(Culture Of Core)
The Biggest Trend Of The Moment Is Trends
Meta but true.
Rattling off fashion’s current hottest “trends” can feel something like a Stefon sketch from Saturday Night Live: Barbiecore, night luxe, coastal grandmother, vacationcore, indie sleaze, balletcore. This season has, quite literally, just about everything — and by the time you read this, it’s likely that half of these will be outdated and a new crop of trending terms will have popped up to replace them.
It seems like the only real, reliable trend right now in fashion is, well, trends. The trend cycle has sped up to a dizzying pace, to be sure, and most of that growth is driven by TikTok, where individual creators can single-handedly create the newest thing with one viral video. But the popular social media app couldn’t have done it alone; would you be all that surprised to learn that the COVID-19 pandemic had a hand in creating today’s head-spinning trend landscape?
“TikTok is such an interesting conversation because it’s really accelerated the trend cycle since 2020,” says Cassandra Napoli, a senior strategist at trend forecasting agency WGSN. “Before that, people were living their lives outside, and it was business as usual. Then, all of a sudden, we were all confined to our homes, and there was little else left to do but scroll TikTok. We spent all this time on digital media, and as a result of that, between 2020 up until now, the trend cycle has accelerated at an exponential pace.”
The proof is in the numbers, which are staggering in some cases: #nightluxe took off on TikTok at the beginning of the year and has been used some 47 million times since. The hashtag #coastalgrandmother is now at 167 million views worldwide. And #cottagecore, which first took hold during the pandemic, is holding strong with 10.8 billion views, 2.1 billion of which happened in 2022 alone.
“Aesthetic” Culture Is Now All-Encompassing
The meme-ification of fashion trends isn’t particularly new — recall 2014’s “normcore” phenomenon, for example — but there’s a new pressure to keep up with the punishing pace at which these trends rise and then die out. With more traditional fashion trends, there were always ways for people to incorporate those changes into their own wardrobe; maybe it was a matter of adding in a new accessory or trying out the latest print in a favorite silhouette. That’s no longer possible with these new social media-driven trends, which are meant to encompass an entire lifestyle rather than just one or two key pieces in your closet.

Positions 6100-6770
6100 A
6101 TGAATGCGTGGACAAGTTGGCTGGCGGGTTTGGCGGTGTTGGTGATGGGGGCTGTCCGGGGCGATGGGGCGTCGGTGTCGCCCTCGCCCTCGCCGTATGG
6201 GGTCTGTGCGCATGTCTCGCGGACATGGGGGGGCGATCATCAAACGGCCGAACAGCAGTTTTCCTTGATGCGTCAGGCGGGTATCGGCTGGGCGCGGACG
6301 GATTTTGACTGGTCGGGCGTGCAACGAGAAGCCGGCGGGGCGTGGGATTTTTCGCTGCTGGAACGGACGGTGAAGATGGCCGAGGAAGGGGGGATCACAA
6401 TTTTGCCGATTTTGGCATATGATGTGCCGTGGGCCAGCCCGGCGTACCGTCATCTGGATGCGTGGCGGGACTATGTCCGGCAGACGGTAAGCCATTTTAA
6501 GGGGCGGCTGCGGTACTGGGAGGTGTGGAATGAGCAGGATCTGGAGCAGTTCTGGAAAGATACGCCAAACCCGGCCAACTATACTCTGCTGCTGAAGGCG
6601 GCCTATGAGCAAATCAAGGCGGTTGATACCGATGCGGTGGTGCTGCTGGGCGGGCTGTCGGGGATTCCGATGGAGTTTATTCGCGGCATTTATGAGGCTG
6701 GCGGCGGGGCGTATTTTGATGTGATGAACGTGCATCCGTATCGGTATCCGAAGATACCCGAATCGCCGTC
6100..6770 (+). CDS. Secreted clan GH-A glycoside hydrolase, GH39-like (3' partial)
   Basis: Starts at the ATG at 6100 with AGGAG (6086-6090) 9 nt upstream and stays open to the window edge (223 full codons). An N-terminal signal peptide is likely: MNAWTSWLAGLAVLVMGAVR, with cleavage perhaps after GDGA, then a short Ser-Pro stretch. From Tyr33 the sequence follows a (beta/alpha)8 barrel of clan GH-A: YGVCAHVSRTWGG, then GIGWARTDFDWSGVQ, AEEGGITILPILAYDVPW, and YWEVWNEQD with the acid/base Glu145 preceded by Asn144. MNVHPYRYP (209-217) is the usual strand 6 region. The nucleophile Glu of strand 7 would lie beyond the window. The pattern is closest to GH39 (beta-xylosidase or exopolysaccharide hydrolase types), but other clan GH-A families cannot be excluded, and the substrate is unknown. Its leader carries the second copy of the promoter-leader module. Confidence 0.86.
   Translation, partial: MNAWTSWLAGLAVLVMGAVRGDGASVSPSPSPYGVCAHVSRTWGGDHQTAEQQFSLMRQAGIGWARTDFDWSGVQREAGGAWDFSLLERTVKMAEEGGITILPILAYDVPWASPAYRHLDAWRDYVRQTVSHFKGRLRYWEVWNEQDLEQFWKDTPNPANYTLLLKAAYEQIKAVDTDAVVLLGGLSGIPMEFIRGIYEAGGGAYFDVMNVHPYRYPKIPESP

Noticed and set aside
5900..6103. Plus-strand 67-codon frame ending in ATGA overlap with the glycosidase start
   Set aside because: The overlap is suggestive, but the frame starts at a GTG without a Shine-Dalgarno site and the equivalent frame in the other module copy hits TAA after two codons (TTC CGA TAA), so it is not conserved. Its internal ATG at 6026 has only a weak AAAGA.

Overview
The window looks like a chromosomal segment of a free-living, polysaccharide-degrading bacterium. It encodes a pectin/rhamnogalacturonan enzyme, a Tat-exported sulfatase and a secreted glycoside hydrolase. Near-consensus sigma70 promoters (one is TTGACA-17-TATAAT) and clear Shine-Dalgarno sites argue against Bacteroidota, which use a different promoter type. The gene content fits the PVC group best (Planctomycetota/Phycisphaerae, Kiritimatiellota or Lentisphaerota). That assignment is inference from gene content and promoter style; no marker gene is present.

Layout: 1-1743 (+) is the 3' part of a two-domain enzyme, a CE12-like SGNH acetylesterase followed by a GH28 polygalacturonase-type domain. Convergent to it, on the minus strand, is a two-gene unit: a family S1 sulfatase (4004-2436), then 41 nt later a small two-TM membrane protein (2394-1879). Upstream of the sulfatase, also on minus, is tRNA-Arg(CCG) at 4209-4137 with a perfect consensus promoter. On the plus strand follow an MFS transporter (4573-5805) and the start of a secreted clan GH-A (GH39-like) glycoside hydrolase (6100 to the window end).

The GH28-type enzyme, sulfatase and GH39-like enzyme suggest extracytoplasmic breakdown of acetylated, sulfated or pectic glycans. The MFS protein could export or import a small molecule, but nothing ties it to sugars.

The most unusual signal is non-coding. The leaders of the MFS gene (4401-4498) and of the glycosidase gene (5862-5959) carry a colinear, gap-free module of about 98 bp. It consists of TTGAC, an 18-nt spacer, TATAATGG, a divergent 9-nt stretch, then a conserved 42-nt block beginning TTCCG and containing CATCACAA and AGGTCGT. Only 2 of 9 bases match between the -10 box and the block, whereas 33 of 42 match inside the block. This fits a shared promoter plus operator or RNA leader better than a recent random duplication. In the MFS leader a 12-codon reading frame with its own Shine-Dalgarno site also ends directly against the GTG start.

“Before, I could pick and choose what I was participating in, but also still maintain some aspect of my own personal style that I did not have to sacrifice to have any kind of social relevancy,” explains Gabrielle Prescod, fashion director at large for Blanc Magazine. “I feel like that is becoming less and less [true] now, because with all of the social exposure that all these other trends are getting, it’s kind of pushing whatever you are drawn to out of style.”
But how much stock should we be putting in this virtual avalanche of trends? Many of them can be traced back to a single viral video created by a social media user; creator Lex Nicoleta can take the credit for “coastal grandmother,” while “indie sleaze” came from Olivia V. What happens from there, according to Vox senior correspondent Rebecca Jennings, is that other creators see an online success they want to emulate.
“I think there's this race to name the next thing — whether the next thing exists or not is kind of beside the point,” she says. “It’s more just like, ‘I coined this cool term; here’s one example that may or may not actually be happening.’”
The Algorithm Amplification Effect
Once a video like this takes off, it teaches the algorithm that people are interested in that concept — and thus, an actual trend is born. As other creators see a topic going viral, they, too, want to get in on the potential for views. “If you have a decent following on TikTok, like, you are probably burnt out; you are probably feeling like you have to post multiple times a day; you are sick of coming up with ideas,” Jennings says.
“When a new trend comes along, that gives you a video idea; like, ‘Oh, I can do whatever my thing may be — thrifting, beauty, get ready with me — and you can just say, ‘I’m doing a coastal grandmother thing like that,’” she explains. “And you’re hopping on a trend, which might increase your chances of getting looped into the For You page on certain people’s feeds.”
The more traditional media outlets pick up the baton from there, carrying these microtrends from their original platforms to the broader fashion industry at large. In a piece for Vox, Jennings details how a combination of pressure to perform on an SEO-driven Internet and the hustle to be the first to report on something buzzy has created the perfect environment for a flash-in-the-pan viral video to become an actual, industry-influencing trend.
Fashion Industry Trends & Social Media Trends Are Locked In A Cycle